The research of reading community mainly focuses on the comprehensive evaluation of readers’ reading situation. Generally speaking, currently, the readers have better reading habits, but there are more obvious reading anxiety and sustainable knowledge anxiety. China is in a period of social transformation. With technological iteration and social competition, people are full of uncertainty and insecurity about their social status and prestige and are full of anxiety about their uncertain future and success [14]. On reading, 87.33% of the respondents agreed with “there are a lot of new technology, new sustainable knowledge that we have too much to learn” (Table 3); 48 percent agreed with the statement “I feel like everyone knows more than I do and I’m falling behind”; more than half agreed with the statement “I feel like my career is in trouble and I’m slow to improve myself.” Through cross analysis, we can find that the users who do not use digital reading at all have the lowest anxiety, and the people who are most prone to anxiety are those who read digital for less than 1 hour a day, followed by those who read digital for more than 3 hours a day. Users who read for 2-3 hours a day showed a relatively stable overall performance, but they also felt little anxiety.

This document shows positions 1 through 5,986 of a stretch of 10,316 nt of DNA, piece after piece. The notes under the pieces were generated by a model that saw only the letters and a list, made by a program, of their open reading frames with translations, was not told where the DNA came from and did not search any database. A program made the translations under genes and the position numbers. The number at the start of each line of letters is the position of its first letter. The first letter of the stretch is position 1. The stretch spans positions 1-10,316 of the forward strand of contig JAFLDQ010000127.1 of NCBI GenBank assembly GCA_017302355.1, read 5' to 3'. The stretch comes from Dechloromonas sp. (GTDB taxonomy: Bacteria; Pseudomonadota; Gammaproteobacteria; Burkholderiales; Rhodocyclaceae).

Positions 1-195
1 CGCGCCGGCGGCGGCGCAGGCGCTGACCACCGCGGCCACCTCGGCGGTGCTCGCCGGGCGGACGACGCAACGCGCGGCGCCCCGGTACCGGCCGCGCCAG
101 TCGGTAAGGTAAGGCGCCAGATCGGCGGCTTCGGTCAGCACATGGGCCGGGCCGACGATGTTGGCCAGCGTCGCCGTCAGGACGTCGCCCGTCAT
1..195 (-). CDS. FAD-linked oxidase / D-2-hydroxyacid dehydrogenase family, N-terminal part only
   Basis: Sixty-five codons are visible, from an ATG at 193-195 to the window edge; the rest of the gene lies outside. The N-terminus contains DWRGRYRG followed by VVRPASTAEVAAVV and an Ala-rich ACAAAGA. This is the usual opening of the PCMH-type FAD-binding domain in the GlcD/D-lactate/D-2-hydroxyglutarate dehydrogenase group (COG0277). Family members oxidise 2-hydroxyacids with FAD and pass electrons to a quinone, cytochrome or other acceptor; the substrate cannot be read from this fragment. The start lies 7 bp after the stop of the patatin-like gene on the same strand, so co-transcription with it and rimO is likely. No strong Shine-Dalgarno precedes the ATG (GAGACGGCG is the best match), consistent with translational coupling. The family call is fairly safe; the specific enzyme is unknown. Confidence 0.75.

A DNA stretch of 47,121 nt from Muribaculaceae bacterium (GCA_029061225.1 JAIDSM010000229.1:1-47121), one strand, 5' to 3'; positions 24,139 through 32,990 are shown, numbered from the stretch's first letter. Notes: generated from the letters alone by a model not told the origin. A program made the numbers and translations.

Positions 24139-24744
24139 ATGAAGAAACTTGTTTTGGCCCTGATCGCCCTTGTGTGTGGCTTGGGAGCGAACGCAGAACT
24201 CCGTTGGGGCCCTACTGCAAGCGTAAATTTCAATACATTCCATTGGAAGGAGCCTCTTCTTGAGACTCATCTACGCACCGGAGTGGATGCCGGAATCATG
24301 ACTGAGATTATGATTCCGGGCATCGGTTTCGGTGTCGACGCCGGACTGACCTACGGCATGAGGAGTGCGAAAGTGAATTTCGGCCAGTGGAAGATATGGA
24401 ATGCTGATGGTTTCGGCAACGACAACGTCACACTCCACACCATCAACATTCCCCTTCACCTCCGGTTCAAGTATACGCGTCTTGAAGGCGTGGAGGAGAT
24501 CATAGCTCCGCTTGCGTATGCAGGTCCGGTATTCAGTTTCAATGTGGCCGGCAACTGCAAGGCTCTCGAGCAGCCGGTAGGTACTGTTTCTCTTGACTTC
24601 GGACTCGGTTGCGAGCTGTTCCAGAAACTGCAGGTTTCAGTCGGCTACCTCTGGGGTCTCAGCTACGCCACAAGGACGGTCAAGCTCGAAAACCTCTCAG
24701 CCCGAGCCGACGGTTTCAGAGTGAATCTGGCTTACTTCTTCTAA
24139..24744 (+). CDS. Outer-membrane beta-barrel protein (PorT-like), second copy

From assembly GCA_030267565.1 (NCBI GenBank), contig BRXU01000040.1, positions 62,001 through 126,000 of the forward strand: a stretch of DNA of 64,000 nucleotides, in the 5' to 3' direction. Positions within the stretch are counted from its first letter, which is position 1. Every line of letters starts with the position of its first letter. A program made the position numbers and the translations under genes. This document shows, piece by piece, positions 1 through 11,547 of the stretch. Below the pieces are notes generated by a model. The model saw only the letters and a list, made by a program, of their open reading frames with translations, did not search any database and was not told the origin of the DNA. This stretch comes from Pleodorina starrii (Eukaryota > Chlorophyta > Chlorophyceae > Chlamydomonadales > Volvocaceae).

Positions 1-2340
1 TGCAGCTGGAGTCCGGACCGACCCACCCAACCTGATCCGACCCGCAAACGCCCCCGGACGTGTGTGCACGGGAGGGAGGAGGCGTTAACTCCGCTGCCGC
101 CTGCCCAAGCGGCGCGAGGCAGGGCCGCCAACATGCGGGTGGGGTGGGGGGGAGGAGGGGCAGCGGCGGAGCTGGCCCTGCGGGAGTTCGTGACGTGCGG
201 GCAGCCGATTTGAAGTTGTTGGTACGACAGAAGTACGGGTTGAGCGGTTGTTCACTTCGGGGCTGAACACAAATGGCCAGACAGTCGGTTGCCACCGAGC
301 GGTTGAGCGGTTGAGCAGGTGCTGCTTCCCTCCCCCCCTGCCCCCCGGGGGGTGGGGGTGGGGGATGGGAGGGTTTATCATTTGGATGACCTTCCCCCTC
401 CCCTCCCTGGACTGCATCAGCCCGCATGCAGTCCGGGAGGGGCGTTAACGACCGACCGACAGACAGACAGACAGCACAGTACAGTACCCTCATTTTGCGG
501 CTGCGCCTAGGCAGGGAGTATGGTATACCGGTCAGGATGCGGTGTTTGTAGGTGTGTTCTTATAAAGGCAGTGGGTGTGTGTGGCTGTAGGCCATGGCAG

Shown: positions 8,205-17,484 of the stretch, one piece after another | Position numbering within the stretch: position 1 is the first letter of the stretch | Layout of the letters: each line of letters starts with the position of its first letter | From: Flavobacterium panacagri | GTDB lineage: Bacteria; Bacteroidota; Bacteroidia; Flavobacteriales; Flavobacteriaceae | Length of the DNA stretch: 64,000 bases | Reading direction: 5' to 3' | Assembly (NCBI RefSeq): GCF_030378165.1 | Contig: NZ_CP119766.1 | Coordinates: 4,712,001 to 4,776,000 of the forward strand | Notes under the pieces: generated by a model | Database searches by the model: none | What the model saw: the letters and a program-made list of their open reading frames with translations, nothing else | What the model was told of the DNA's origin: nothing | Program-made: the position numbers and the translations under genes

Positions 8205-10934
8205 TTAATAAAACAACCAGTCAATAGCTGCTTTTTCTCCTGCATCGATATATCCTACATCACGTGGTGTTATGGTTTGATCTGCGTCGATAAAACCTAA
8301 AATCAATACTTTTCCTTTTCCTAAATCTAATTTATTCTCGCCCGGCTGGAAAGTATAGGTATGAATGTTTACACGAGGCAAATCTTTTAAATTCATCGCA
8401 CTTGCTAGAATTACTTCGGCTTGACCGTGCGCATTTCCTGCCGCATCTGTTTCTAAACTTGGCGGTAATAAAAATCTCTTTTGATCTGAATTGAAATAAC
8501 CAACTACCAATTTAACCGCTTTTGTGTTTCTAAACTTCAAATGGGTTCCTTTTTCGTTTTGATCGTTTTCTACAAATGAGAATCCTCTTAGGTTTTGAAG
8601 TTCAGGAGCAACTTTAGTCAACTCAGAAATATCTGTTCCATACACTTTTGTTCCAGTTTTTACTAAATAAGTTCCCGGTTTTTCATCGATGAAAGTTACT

4.4. Tools: Technology Integration Is Particularly Strong

The research on reading tools is actually the research on the media bias of reading subjects. With the development of mobile media, more and more reading media are available for readers to choose. The popularity and convenience of digital devices make more readers like digital reading. However, traditional reading relies on its authoritative, academic, and other irreplaceable qualities and still occupies a considerable proportion in readers’ daily life. Text analysis of interview data shows that “digital,” “smart phone,” and “paper” are the most frequently discussed words (Figure 2).